01 02 03 Prone to Wander: Chapter three: Elizabeth (again) 04 05 15 16 19 20 21 22 23 24 25 26 27 28 31 32 33

Chapter three: Elizabeth (again)

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After we stopped for quesadillas, those crunch cinnamon swirls and Icees, we loaded back into the truck, and dad got back on 40. I wondered where we would end up, but didn’t ask. Mom and dad acted like they didn’t know anyway. Mom acted nervous. She kept glancing back at Anna and me every few minutes and smiled, although the smile only spread across her lips, and not into her eyes. Then she intently examined her fingernails, clipped them, and made a pile of fingernails on the center console. Anna sat only a few feet to my left, but stayed in her own world, entranced with her phone. She was texting someone, Ricky probably, and smiled every so often as her thumbs slid over the keys. A football game played on the radio and dad kept turning it up, then minutes later, mom would turn it back down. Hours passed and no one talked.  Suddenly I felt very very alone. I thought about hanging out with Lauren’s family and while her parents are kinda dorky, at least they talk with us. Her mom likes to ask us questions like, “Where is your favorite place in the world?” and “What would you do with 100 bucks?” Her questions are random and she asks them at strange times, like before church or as soon as we get in the car when she picks us up from the movies. I can never answer her questions right away. I dwell on them, thinking them through, wanting her to like my answers.  When I’m ready, I say, “Mrs. East, I know what I would do with 100 bucks.”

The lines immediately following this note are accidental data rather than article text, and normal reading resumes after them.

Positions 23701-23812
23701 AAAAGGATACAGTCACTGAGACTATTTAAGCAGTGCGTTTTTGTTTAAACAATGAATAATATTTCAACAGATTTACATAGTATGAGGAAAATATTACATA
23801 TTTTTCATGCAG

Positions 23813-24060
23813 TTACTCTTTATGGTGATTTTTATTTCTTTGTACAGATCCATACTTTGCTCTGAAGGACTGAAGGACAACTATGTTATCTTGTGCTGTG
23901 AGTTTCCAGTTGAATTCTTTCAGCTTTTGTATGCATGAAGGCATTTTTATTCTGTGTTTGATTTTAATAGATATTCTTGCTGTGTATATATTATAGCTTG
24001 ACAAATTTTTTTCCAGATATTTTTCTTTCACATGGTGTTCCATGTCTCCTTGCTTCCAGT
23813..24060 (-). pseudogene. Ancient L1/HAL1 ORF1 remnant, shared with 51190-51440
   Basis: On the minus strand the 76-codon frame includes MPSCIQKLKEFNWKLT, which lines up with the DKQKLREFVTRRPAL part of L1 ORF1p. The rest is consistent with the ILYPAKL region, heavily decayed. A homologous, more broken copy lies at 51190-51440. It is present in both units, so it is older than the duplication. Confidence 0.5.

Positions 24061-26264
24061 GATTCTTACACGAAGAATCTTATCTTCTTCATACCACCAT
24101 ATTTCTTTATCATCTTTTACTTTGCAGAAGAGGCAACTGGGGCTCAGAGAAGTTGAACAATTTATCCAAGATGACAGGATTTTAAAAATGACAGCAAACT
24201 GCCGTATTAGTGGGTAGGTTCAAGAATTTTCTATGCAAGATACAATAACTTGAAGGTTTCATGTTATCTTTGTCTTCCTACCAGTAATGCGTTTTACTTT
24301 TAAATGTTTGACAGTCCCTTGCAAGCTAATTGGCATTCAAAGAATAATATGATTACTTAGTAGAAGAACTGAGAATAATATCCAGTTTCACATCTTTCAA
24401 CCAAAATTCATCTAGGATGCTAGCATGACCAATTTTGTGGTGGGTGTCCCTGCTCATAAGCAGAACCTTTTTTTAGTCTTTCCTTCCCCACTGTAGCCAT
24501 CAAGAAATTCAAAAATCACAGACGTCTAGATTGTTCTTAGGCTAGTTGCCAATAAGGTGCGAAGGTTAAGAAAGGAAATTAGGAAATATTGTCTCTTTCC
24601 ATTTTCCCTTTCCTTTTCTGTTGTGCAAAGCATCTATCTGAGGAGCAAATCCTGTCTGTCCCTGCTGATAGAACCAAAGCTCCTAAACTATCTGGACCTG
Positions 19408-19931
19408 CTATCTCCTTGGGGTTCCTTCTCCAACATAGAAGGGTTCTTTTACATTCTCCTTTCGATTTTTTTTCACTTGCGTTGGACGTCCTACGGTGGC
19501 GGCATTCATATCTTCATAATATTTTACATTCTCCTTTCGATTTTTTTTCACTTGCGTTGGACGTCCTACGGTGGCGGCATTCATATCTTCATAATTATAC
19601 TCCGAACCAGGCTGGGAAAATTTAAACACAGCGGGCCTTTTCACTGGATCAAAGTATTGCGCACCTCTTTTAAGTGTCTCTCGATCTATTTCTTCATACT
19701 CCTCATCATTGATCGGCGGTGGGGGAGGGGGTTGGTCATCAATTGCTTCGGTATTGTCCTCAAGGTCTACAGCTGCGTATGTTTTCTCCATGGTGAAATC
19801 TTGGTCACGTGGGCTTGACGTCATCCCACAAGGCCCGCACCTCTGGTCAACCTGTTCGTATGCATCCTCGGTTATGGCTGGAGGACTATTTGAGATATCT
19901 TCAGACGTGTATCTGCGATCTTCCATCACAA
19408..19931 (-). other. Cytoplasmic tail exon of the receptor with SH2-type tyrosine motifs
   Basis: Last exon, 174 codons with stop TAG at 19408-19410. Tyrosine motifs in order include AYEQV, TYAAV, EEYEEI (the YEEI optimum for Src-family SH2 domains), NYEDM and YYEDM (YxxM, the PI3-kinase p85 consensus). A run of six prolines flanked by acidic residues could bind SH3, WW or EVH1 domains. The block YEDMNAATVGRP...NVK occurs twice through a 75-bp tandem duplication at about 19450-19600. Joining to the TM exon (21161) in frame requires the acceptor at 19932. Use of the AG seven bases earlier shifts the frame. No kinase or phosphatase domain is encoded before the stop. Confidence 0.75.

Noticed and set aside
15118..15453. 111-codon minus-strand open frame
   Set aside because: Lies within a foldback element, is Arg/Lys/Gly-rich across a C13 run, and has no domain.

She stops whatever she's doing, and sometimes her brow furrows as she studies me.

“I would put 20 in the bank, give 50 to my parents and spend 30 on a new pair of jeans or a few shirts.” She nods in approval or asks more questions. It’s sometimes weird, talking to an adult like that, but I love Mrs. East and the way she looks at me when I answer her. Maybe that’s what normal parents do, ask random questions and then listen.

Hours passed and we stopped to go to the bathroom and get milkshakes and coffee at McDonalds, and the sky started streaking itself with purple and orange, and I rolled down my window and let the wind hit my face.

“We are in Tennessee. Want to stop soon?” dad asked mom. Mom said yes, and dad said he would start looking for a place to stop. He said private campgrounds are usually nice, but mom said it didn’t matter since we were only staying one night. The first campground, Mama Lula’s Hideaway, was full. I was glad it was full because the campers were all smushed together in tight lines, like sardines.

The second place we found, Cherokee County campground, had spaces, and it wasn’t as crowded, which was good because it was getting dark.

“You are at site 6, right by the bathrooms,” the lady at the desk said, peering at us over her glasses and handing dad a map.

At first glance, I thought there was no way we were going to fit in site 6. It was too tight and even dad seemed skeptical to back the camper in.

Anna, mom and I walked to the campsite, while dad drove around the circle and up the small hill to site 6.

Mom stood in the campsite, directing dad in with her nervous hand signals. “To the left a little more, no, to the right, straight back, watch the tree, now watch the water spigot. Pull up and start over.” The trailer’s hitch creaked and popped, and dad had to pull forward several times, but then he backed into the site, not perfectly, but it worked.

Anna sat at the picnic table, on her phone the whole time. I swear, she is so selfish.

I noticed other campers watching us, and I suddenly felt hot.

I noticed an older guy at the campsite right across from us, sitting in a lawn chair beside his fifth wheel, beer in hand.

I felt sweat drip down my back.

Dad parked, and mom and I helped him set up the camper. Anna stayed at the picnic table, phone in hand, oblivious.

A few minutes later, the beer drinking guy from across the road stumbled over to our campsite and said something to dad. He slurred his words a bit, and dad and him talked for a while behind the truck, and I pretended not to pay attention, and in the act of pretending, I realized I couldn’t hear what they said. Not at all.


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